To view the lecture, purchase a ticket for $40 + tax. The link to view the virtual lecture will be emailed to ticket holders on the afternoon of April 29th. The lecture will be available for two weeks. A copy of What It’s Like to Be a Bird will be mailed to your home from Mystery Lovers Bookshop. (This book is also available through Amazon as a hardcover or Kindle.)
Please see the message below regarding birdwalks at Caw Caw:
Date: March 17, 2020 at 2:30:53 PM EDT
Charleston County Parks has cancelled all programs and events from now through May 10. There will be no birdwalks at Caw Caw during that time, even though the park may be open. It is possible that more will be cancelled into the future, and that the parks may close entirely during some or all of that time.
Please check charlestoncountyparks.com for additional cancellation information. Since we don’t require pre-registration for these birdwalks at Caw Caw, people may just show up expecting a program. Please spread the word that as of right now, our next birdwalk at Caw Caw will be Wednesday May 13.
Thanks for your help, and we hope to see you soon! Good birding to you!
Keith McCullough, C.I.T.
Natural History Interpretation Coordinator
Charleston County Park & Recreation Commission
5200 Savannah Hwy, Ravenel, SC 29470
Sunday March 22, 2020 9:00 – 11:00 am
Spring Migration @ St. Christopher Camp & Conference Center
Location: Meet at the Bus Parking Lot at St. Christopher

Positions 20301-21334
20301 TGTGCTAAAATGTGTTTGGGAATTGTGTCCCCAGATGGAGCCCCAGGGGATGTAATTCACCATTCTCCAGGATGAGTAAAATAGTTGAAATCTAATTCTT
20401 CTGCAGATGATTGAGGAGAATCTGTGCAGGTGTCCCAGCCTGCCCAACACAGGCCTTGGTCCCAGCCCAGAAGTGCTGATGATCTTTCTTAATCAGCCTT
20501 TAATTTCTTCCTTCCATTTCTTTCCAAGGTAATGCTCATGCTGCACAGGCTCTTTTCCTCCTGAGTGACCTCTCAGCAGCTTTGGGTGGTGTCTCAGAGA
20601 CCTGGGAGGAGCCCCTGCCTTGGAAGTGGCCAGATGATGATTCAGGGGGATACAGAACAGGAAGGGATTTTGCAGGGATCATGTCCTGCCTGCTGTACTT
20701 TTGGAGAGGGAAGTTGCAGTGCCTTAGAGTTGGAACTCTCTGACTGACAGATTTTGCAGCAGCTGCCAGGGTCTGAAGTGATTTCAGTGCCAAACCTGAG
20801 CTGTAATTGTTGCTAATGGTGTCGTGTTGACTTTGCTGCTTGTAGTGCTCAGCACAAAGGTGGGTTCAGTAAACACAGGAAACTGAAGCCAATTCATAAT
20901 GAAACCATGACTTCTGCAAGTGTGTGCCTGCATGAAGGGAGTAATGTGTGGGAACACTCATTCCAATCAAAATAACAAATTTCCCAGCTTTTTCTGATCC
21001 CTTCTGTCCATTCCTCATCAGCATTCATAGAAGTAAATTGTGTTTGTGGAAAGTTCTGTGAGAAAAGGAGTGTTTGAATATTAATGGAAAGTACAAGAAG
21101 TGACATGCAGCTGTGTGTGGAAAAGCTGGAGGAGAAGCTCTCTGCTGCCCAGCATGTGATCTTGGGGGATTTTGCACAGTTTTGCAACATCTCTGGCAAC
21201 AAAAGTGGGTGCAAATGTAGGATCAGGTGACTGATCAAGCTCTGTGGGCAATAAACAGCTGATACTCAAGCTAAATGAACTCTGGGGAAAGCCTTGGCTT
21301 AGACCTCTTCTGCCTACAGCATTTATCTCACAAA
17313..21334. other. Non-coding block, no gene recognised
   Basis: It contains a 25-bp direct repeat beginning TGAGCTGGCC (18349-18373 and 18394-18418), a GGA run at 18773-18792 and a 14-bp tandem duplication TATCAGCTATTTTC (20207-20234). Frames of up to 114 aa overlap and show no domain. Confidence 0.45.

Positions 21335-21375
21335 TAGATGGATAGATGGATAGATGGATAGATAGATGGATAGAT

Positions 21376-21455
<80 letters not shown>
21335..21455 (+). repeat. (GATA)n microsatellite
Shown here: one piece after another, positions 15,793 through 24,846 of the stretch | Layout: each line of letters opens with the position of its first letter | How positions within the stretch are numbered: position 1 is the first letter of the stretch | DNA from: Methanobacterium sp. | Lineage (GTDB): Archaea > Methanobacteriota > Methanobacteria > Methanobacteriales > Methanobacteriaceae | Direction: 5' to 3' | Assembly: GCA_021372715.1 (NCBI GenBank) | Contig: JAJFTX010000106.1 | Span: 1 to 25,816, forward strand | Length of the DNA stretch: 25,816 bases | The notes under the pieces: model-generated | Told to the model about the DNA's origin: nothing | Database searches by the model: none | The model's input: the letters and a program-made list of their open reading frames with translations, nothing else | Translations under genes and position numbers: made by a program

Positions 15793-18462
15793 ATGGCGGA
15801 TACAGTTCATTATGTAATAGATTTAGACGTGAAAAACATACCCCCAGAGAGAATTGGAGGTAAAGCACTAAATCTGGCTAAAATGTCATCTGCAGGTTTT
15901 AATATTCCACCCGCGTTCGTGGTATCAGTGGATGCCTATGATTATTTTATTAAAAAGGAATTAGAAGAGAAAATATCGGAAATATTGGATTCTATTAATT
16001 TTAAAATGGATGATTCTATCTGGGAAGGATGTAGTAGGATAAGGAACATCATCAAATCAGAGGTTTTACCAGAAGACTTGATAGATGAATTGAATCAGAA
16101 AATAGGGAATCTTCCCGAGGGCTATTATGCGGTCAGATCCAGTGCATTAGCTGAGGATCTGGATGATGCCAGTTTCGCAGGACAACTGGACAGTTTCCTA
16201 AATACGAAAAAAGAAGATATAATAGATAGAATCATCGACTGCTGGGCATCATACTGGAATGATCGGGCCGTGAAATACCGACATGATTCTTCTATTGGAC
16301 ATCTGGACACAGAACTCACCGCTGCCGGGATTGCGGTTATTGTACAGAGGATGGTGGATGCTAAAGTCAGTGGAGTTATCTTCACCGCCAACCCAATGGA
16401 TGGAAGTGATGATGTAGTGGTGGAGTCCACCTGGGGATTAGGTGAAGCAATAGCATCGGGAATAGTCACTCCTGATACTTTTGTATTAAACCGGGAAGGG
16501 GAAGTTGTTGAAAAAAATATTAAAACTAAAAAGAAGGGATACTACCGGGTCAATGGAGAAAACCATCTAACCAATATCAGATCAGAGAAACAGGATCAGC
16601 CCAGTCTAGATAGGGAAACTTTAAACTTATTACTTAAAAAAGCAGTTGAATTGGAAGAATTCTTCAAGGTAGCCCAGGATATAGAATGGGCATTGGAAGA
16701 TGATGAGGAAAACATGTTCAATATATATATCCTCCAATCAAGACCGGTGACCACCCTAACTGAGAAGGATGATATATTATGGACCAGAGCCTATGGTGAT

Max: 10 walkers, 3 in cart
Explore the property at St. Christopher with one of the Camp’s environmentalists providing a cart for 3 birders with mobility issues. This event will visit the feeders near Susannah’s House then continue along the roads with walking birders accompanying those in the Camp’s vehicle. Spring should have begun, so we should see all the usual suspects, but will also hopefully get looks at our some of our more elusive resident breeding songbirds…Yellow-throated Warbler, Pine Warbler, Northern Parula, Blue-gray Gnatcatcher and Painted Bunting.
Early April is the start of migration for a number of species, so we may be lucky to see a few migrant warblers (Louisiana Waterthrush, Prothonotary Warbler, Common Yellowthroat), Scarlet Tanagers and Blue Grosbeaks.
Bring sun block, bug spray, a hat, water and binoculars.
If you are not yet a 2020 SIB member, you must first become a member by following the instructions on our website: https://seabrookislandbirders.org/contact/join-sib/.
Once you are a member, please register no later than Friday March 20, 2020. All registrants will receive a confirmation letter on Saturday March 21st.
Please sign up using the updated link below: